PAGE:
Our Royal Cinnamon has been harvested in the mountains around the ancient Vietnamese capital city of Huế for milennia.
The same species as Saigon cinnamon (cinnamomum loureiroi), royal cinnamon is an heirloom variety not widely harvested or exported, and exemplifies the intense sweetness and spiciness for which Vietnamese cinnamon is prized.
Use it in place of Saigon or other cinnamons in pastries and baked goods, or sprinkle into rich, savory meat or tomato-based dishes.
What They're Saying:
"When my friends quizzed me on the exact ingredients, I was forced to fess up and pass around the jar of cinnamon that was solely responsible for the cake's "wow" factor...Compared to any other ground cinnamon, this is powerful stuff." Bon Appetit / Healthyish
Named "Best Value: Cinnamon" by Spruce Eats
- Origin: Quang Nam Mountains, Vietnam
- Process: Sun-dried
Ingredients: 100% royal cinnamon, ground (Cinnamomum loureiroi)
- Tasting notes: Brown Butter • Buckwheat Honey • Orange Peel
- Beautiful in baked good, spice cookies, and desserts
- Sprinkle over yogurt, oatmeal, and add to smoothies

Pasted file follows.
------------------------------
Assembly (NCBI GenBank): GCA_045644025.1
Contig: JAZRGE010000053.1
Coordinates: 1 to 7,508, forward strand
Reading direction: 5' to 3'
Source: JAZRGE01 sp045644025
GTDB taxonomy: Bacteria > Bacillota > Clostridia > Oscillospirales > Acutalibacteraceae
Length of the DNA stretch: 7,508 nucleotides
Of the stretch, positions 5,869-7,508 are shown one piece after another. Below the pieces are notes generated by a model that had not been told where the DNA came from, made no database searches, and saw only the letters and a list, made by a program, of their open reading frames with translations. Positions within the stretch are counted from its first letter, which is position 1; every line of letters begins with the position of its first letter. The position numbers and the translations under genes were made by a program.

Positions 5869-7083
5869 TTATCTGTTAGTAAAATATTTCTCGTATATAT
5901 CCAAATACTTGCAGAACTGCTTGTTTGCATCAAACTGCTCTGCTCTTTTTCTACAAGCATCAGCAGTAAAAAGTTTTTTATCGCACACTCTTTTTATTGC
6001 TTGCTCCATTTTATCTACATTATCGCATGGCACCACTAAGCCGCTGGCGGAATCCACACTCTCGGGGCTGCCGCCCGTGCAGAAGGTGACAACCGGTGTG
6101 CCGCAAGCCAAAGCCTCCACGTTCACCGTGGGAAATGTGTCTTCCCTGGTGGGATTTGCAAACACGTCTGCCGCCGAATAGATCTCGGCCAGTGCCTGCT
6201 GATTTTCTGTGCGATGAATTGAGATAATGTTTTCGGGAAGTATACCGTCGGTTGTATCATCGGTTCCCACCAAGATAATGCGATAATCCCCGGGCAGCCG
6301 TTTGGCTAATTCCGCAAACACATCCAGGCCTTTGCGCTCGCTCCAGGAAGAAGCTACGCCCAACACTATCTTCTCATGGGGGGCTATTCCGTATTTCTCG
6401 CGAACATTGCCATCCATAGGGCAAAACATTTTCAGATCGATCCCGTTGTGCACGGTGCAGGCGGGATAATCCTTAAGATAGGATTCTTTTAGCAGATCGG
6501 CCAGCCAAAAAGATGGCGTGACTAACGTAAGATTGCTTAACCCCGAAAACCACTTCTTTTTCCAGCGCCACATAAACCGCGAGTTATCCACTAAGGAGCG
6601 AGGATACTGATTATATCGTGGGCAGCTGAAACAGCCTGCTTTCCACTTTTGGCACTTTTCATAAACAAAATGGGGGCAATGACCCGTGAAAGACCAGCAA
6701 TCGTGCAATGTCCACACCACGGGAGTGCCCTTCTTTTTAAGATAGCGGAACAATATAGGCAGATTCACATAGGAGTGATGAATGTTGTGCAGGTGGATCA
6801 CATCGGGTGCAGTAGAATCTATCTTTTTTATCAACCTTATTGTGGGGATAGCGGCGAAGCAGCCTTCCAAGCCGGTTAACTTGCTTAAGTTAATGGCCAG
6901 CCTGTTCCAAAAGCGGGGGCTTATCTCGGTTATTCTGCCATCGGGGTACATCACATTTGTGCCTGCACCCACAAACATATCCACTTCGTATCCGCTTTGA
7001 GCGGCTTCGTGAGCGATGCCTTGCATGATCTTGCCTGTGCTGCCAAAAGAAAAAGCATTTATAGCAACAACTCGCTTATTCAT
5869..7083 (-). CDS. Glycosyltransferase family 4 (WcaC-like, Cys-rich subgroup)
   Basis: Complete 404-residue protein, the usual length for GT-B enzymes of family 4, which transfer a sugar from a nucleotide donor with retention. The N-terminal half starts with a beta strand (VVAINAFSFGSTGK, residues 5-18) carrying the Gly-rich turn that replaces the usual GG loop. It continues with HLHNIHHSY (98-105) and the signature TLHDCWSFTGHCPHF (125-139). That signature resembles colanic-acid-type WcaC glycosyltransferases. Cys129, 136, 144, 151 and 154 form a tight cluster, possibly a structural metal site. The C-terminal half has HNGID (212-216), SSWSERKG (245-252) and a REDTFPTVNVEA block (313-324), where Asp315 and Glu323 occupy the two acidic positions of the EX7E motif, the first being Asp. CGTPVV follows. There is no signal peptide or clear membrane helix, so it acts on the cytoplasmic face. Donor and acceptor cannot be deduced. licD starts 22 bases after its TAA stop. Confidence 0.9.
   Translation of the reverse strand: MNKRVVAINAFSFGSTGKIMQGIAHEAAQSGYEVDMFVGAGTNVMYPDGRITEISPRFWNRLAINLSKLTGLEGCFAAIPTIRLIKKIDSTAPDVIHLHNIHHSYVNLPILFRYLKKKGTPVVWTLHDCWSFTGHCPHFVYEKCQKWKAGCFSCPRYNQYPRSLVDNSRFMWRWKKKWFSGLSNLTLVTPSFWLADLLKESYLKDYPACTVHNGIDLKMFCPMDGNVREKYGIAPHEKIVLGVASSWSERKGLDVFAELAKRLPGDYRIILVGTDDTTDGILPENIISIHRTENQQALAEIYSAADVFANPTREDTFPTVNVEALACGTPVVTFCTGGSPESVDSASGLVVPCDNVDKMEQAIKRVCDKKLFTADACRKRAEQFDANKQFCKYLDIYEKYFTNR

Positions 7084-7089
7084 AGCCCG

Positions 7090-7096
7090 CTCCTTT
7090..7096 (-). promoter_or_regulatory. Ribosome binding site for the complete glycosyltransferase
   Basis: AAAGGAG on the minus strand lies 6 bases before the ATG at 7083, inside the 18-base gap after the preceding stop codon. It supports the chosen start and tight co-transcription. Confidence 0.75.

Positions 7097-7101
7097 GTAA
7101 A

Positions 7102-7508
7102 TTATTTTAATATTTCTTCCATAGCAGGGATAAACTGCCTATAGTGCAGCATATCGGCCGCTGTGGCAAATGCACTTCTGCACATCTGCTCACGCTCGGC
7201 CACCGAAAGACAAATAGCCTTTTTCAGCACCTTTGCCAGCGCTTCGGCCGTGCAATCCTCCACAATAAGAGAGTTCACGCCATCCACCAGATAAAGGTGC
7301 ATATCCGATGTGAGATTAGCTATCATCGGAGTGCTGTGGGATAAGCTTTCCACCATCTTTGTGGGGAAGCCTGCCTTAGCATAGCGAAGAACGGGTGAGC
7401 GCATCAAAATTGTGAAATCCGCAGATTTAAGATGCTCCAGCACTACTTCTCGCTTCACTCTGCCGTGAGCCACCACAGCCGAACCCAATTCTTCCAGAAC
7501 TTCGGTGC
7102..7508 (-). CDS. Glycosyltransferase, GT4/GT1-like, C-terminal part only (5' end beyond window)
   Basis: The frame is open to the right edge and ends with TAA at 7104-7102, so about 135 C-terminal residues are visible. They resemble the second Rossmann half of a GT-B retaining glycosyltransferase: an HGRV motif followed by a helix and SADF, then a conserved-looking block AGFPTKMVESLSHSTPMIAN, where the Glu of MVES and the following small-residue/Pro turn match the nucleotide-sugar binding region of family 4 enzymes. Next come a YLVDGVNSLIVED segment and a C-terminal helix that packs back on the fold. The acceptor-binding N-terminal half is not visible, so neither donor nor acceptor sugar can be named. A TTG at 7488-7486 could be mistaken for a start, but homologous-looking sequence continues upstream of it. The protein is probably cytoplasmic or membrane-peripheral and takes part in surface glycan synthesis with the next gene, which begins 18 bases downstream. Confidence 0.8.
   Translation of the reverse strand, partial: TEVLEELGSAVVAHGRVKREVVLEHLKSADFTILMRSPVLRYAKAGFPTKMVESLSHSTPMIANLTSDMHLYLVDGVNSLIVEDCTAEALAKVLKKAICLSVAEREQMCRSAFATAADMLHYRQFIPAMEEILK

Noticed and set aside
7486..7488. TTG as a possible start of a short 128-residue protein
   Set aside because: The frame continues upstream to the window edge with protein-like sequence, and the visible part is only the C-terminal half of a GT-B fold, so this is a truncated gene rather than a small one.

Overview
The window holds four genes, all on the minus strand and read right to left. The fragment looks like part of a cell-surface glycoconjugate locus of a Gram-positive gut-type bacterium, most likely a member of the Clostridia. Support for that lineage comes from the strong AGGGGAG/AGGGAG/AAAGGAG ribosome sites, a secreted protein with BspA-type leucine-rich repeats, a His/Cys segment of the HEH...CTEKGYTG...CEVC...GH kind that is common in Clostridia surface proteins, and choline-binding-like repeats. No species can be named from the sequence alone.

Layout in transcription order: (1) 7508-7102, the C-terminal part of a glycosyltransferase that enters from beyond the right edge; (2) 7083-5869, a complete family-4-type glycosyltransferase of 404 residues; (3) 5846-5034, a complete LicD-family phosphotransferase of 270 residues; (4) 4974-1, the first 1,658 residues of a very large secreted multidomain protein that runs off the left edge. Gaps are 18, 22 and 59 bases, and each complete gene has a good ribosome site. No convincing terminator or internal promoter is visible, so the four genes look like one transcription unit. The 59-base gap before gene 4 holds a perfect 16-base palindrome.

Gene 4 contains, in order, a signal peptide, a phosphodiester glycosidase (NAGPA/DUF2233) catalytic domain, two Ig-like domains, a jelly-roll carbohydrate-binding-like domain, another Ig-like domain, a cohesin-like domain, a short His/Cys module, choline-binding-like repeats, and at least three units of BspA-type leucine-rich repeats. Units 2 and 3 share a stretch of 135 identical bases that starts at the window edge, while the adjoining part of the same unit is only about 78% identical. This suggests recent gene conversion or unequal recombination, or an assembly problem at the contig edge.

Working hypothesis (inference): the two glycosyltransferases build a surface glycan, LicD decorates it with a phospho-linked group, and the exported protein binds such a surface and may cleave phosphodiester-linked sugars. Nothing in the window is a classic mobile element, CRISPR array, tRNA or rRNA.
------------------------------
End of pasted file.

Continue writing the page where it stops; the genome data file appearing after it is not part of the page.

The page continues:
- Add to hot water for a cinnamon tea or supplement a chai masalas
- Pairs well with: New Harvest Turmeric
Our Royal Cinnamon comes from the mountains of Quang Nam in central Vietnam. This area was historically famous for spicy, sweet cinnamon, but in the last decade, the commodity market has shifted further north where the prices are lower. Everyone told us that this area wasn't worth visiting and that their heirloom cinnamon variety wasn't being harvested anymore. We were very happy to discover that's not the case - the cinnamon here IS being harvested, and is incredible, probably the most intense we've ever tasted.
They use a technique for harvesting cinnamon that we've never encountered before - instead of chopping down the tree to harvest the bark, they make a deep cut around the base of the tree and let the bark dry on the tree for a couple of weeks before harvesting it. That makes it easier to harvest, but it also concentrates essential oils rather than evaporating as the bark dries in the hot sun. The bark comes off the tree mostly dry and very intensely spicy and sweet, with a beautiful fragrance that we could smell from half a mile away.